Just How Old, is “Old”?

This first week has been kind of a blur. The first day we walked from the dorms all the way to the down town area where we will be taking classes. There is a reason that we will normally be taking the bus, it had to be every bit of three miles. The steep downhill slope was no fun on my knees, but I made it there. We had biometric photos taken for our student ID cards and visas. We also waited in line to apply for our visas and in between we had a walking tour of the down town part of the city, because apparently we hadn’t walked enough. By the end of the first day I was exhausted and sore, but still very excited. After all of the walking and paperwork and orientation we headed back to the dorms. I got lost trying to find a bus stop to get back to the dorms, then when I did find the bus stop, I got on the wrong bus and had to wait for it to make a complete circuit of the city to get back. The upside is I had a nice, unguided tour of the city and I didn’t have to walk anywhere.


One of the first things that struck me about Tübingen was the apparent age of the buildings. Most were built in the 14th and 15th centuries. The City hall was currently undergoing renovations to ensure that it would last another 600 or 700 years.


I asked one of the student teaching assistants how old this wall was and her response was, “It’s not really old at all, only about 200 years.” There are a few buildings in the US that predate the founding of our country, but darn few, and any building that is 200 years old is definitely considered to be old.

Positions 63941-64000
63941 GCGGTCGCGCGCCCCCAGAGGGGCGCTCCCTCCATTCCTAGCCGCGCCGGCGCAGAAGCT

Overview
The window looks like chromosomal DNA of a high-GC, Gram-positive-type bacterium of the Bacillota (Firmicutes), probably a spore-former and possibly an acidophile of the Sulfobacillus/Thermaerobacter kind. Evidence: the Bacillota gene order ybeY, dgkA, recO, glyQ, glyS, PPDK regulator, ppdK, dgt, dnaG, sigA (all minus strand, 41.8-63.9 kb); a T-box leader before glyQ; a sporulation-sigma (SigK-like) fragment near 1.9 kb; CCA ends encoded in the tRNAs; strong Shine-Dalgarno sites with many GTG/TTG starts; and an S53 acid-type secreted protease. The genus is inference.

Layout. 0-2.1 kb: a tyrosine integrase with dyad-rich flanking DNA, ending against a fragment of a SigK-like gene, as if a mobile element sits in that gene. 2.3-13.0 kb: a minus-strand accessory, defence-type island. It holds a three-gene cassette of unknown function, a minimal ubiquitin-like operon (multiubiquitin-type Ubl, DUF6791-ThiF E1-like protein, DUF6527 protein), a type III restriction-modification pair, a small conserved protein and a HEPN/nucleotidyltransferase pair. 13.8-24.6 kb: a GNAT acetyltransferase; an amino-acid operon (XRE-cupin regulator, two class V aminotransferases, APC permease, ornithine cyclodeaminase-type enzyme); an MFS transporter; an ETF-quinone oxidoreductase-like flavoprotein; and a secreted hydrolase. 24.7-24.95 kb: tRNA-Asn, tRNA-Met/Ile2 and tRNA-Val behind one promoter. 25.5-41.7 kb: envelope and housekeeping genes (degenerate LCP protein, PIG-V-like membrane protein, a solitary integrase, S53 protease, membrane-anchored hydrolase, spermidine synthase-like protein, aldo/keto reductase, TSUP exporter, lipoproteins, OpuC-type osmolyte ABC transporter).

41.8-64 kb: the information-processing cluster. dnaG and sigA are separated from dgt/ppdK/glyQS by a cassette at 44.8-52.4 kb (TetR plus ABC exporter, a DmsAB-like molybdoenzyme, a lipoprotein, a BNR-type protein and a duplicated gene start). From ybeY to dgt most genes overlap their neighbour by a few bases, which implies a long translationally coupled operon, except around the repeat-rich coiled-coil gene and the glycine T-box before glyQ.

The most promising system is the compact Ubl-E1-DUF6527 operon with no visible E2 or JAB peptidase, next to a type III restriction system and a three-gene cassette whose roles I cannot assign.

3 thoughts on “Just How Old, is “Old”?

  1. Students always walk more while abroad than they do here–something that is often a surprise. We do love our cars in the U.S. In the future I’ll include more about walking in our orientation. And I agree, 200 year old buildings are old to us but young to Europeans. Thanks for posting the wonderful photo of the Neckar River. Michele

  2. I feel you on the walking bit! I walk so much in Spain too! You get used to it quickly though- a lot of my American friends here have dropped a few pounds over the past few months simply from all of our walking/public transit. Your photos look beautiful- enjoy the experience!

  3. Have you encountered any examples of what they consider to be “new?” And what exactly is a biometric photo? It’s entirely possible I went through the process myself at Heathrow, but I was so tired at that point any member of the airport staff could have told me I needed to sign away my soul and I would have.

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